A warm welcome to author Amy Lane joining us today to talk about newest release “Bonfires”.
Welcome Amy 🙂
Things That Are Real… Part 1
By Amy Lane
So, in the last two days, as people have read and (hopefully) enjoyed Bonfires, the flurry of questions has begun. I’m a storyteller at heart, and I chat enough on the blog and social media that people know something of my life. And since little bits and pieces of every author find their way into pretty much everything we write, they’re curious:
Which parts are “real”—or based on real experiences.
So I figured I’d make a list of things in my life that have sort of… added to the flavor of Bonfires. And, of course, longtime fans might see some similarities in other books as well.
The list is pretty extensive—but then, so is the blog tour, so if you’re interested, look around. You might find other parts of this list, or elaboration on parts of it, on the rest of the tour!
So here we go—
Things that Amy borrowed from her real life to put in Bonfires—
1—The family bonfire—
My dad was a suburb dweller—but he was smart. When chance and fateful cockup landed him on a piece of property with a crumbling house and a little bit of land, he planted a garden and started raising chickens and ducks to supplement his teeny tiny income. (This is actually another post on the tour!) My stepmom actually had experience on rural acreage, and she added expertise after they met.
At the end of the year, every year since I was a kid, the burning off of the garden was a ritual. In Placer County, there were designated burn days, probably in the interest of sparing the air and of not burning when it was especially windy. You had to have your pile ready to burn, because you could get fined for burning on an off day, and that would suck. We burned everything—leaves, feed sacks, garden detritus, warped lumber—everything went into the pile. On the one hand, it was a work day, and, well, ugh.
On the other hand, we really did roast marshmallows and hotdogs, and the whole family would stay, watching the fire, as night fell, and that really was pretty neat.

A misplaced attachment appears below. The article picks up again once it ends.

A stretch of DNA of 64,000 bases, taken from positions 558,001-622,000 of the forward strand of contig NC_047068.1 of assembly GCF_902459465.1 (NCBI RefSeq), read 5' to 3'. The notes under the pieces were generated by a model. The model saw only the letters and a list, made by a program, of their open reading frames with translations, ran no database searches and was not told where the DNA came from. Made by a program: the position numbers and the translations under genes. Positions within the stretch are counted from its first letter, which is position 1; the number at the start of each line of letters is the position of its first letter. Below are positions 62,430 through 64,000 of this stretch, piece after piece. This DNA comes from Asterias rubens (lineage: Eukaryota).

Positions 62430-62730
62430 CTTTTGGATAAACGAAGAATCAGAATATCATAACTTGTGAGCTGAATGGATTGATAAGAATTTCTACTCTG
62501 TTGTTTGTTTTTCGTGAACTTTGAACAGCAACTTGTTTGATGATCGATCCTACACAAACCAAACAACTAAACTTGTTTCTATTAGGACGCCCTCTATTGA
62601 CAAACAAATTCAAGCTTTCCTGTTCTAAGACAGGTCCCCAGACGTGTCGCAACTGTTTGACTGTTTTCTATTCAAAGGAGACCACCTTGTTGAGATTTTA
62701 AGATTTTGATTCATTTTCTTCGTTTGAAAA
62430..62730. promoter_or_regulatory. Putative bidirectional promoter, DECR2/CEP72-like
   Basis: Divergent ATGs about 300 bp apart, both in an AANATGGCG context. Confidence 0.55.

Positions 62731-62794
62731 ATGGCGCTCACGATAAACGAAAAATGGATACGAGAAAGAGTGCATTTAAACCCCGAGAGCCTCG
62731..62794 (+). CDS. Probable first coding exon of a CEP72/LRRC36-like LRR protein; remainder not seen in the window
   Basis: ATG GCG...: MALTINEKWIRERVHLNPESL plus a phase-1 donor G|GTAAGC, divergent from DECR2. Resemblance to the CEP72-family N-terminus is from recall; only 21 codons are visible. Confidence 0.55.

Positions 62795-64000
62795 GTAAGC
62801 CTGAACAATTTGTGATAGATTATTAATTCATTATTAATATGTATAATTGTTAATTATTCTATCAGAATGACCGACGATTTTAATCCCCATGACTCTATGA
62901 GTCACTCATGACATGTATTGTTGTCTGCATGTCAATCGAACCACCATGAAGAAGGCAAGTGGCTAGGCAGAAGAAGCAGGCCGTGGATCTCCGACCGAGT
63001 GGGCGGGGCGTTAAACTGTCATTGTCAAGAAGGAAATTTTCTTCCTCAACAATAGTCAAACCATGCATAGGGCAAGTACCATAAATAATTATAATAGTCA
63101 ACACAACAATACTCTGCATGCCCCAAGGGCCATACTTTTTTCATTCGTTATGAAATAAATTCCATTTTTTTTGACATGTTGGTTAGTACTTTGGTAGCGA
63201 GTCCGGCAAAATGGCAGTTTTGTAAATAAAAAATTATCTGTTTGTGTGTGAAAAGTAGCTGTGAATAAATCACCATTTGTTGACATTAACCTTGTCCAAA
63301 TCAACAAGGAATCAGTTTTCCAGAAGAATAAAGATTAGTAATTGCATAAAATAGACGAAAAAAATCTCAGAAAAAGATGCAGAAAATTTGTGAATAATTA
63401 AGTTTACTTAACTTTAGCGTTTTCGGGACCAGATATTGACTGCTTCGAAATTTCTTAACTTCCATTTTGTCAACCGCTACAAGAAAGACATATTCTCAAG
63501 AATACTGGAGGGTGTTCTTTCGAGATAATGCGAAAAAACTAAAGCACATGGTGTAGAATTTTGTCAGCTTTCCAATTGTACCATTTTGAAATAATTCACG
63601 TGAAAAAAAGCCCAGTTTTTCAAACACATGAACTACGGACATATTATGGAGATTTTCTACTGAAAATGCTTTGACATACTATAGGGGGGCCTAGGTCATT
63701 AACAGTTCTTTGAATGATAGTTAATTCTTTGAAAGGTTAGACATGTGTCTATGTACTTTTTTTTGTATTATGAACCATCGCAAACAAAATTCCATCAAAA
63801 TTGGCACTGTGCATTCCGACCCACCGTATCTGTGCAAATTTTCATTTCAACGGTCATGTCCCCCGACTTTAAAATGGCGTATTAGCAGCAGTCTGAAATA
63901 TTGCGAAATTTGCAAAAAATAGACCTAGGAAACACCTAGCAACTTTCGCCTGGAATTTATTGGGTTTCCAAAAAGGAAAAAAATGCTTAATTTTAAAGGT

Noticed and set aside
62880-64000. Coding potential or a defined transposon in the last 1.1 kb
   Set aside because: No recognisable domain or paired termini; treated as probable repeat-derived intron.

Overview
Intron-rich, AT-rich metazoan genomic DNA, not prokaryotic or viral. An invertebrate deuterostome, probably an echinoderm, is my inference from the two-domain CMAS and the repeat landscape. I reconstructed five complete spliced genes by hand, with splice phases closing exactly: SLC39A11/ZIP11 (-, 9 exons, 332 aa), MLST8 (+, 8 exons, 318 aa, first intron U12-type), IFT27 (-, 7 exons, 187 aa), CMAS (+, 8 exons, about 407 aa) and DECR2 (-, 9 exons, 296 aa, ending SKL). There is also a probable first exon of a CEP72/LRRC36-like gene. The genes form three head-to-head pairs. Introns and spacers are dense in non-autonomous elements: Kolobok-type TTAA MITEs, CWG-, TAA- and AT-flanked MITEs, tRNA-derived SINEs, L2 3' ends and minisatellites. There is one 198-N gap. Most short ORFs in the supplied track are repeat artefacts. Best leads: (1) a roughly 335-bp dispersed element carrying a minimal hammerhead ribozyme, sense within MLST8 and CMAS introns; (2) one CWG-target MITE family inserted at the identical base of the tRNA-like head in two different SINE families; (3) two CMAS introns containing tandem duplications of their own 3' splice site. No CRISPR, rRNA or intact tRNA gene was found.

2—Small town football—
My hometown used to close up on homecoming, because we had the parade through the middle of town. The award winning marching band (which was my milieu) would play, and the homecoming royalty would ride convertibles through the center of time, smiling and waving like beauty queens. A lot of the townspeople were second, third, or fourth generation—entire families would attend the football games, even if it was just to see the light show the band put on.
And the light show? That was when we turned off the stadium lights, put lights in our helmets and a red light on our right spat and a blue light on our left, so we could march our competition show in the dark.
One year, we had a jackrabbit who bounded through the field once a game—he did it so regularly that one parent, whose kids were no longer in the band but who taught the kids in the band, held a sign up that said “Go Rabbit!”
Was there potential for a lot of bad there? Sure. But there was also a lot of good, and a lot of community—it all depended on who was captaining the ship.
3—Dealing with diversity in the hills
I attended a small town 90% white high school—and yes, getting out into the world and realizing, hey! That wasn’t the whole world? That was a shock. But then, because I tend to embrace new experiences, I ended up teaching on the whole other side of the city.
And I loved it.
Because my entire childhood and young adulthood, I’d yearned to get out of the microcosm that was the small town. I was sort of thrilled to realize that whole other life experiences existed less than forty miles away.
When I taught in Sacramento, one of my best friends in the staff room was the football coach—who was black and from Los Angeles, and he gave me a ration of friendly crap about my tiny white hometown on a daily basis. One day I walked into the staff room to ask how the away game had gone the Friday before, and Dennis was shaking his head, livid. Apparently our school had to play Nevada City—not my home school, per se, but in the same district. It gets cold up in Nevada City, and after dropping the students off, the bus driver saw a couple of flakes of snow—
And turned around, leaving our boys stranded at a school where they had just won the opposing team’s homecoming game.
Those students Dennis described, huddling under the gym and looking at all of the angry white people in absolute terror—those were my kids, and when I heard this story, I wanted somebody, anybody, in that school in the hills, to help them out. They made it home okay—no incidents to report—but I remember my kids telling me about how scared they were, and wishing better for them. They deserved so much better.